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A Word about this English Translation

It has been over twenty years since I undertook analysing and commenting on the writings of Thomas S. Szasz. In those days, there was a strong critical movement within and outside of psychiatry, in which Szasz played a prominent role. His attack on the concept of mental illness as designating a medical disorder, and his objection to the many forms of coercion prevalent in psychiatry at that time and still today, attracted the attention of a broad audience. His books became popular and widely read.

The result of my efforts was my thesis, an English translation of which forms the main body of this volume.

Antipsychiatry’s heyday has receded into the past. Psychiatry chose to go down the road of science by way of empirical research, pushing issues of principle and scientific philosophy into the background. In fact, the dilemmas around which antipsychiatry rallied have not disappeared from the headlines due to having been satisfactorily resolved, but because attention has swung to other areas, and because society has increasingly accepted coercion as the solution for a plethora of social problems. One consequence is that since the 1994 inauguration of new commitment laws in the Netherlands, which were intended to better protect the position of involuntary psychiatric patients, there has been more than a 300% increase in involuntary commitments. This illustrates how much these issues warrant renewed discussion today.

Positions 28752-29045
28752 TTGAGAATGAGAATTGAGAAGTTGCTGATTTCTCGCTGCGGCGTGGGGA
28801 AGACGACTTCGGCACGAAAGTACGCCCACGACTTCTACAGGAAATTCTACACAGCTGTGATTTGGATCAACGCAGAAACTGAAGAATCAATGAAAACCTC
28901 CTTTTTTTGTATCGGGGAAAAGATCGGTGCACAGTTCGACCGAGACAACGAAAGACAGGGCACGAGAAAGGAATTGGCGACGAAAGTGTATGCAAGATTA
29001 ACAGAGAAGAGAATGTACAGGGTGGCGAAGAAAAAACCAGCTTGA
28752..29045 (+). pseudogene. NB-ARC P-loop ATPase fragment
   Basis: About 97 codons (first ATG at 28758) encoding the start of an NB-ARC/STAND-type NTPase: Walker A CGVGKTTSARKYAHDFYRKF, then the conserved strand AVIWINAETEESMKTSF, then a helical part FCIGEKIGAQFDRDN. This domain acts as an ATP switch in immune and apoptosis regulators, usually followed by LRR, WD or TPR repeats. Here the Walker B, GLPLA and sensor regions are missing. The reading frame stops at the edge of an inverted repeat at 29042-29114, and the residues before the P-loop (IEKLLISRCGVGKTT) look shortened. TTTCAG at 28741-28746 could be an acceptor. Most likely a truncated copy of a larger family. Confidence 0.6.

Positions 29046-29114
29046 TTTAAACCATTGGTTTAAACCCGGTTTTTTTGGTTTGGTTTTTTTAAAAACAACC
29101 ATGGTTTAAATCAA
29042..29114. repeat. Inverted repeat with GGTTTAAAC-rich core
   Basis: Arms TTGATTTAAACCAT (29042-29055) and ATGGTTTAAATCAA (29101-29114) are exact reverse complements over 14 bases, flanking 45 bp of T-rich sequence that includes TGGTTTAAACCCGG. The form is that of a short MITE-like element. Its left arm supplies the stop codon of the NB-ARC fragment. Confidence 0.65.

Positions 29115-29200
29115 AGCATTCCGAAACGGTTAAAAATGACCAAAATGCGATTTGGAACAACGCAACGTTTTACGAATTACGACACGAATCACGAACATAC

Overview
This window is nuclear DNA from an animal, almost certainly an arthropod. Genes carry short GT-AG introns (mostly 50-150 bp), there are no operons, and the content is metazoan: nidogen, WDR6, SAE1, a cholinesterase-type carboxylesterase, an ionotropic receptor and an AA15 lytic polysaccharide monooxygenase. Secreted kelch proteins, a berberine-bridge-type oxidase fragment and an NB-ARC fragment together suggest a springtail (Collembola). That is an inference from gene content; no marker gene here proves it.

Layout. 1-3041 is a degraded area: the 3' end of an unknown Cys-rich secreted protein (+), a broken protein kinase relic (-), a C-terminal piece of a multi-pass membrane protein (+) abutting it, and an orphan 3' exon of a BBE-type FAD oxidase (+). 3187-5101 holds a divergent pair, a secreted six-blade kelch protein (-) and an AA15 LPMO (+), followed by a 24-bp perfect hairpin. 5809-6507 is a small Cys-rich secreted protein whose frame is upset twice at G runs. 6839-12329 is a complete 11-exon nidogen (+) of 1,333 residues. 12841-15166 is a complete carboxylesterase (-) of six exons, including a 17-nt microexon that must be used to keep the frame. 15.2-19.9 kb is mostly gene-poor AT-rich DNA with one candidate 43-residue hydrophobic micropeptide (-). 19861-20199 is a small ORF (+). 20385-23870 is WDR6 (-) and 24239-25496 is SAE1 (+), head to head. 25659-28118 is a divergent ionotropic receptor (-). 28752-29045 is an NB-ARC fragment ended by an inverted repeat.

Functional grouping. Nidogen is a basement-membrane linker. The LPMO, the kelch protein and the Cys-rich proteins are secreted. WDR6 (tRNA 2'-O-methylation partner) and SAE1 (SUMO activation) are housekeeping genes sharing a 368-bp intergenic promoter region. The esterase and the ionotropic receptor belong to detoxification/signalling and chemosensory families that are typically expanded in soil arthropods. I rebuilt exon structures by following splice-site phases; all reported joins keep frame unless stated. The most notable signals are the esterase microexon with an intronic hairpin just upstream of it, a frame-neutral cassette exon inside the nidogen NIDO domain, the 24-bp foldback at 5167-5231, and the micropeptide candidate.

My thesis about Thomas Szasz’ work is as relevant now as it was in 1984 when it was originally published. His viewpoints, politics, and philosophies were already established by then and have not changed. On the contrary, over and over again since then as before he has responded to current events and developments by illuminating how his viewpoints and convictions apply to them. No fundamental or unexpected twists have surfaced in his prolific writings. His most important assertions, as elucidated in his many books and articles, have remained remarkably unchanged. Most of his books are still in print, and he continues to publish new books regularly.

Two chapters have been added to my original thesis: a preface in which I clarify the background to my own viewpoints; and an epilogue in which I describe the developments in the politics of mental illness since my 1984 publication. Hopefully this will contribute to reopening the debate.
November, 2005
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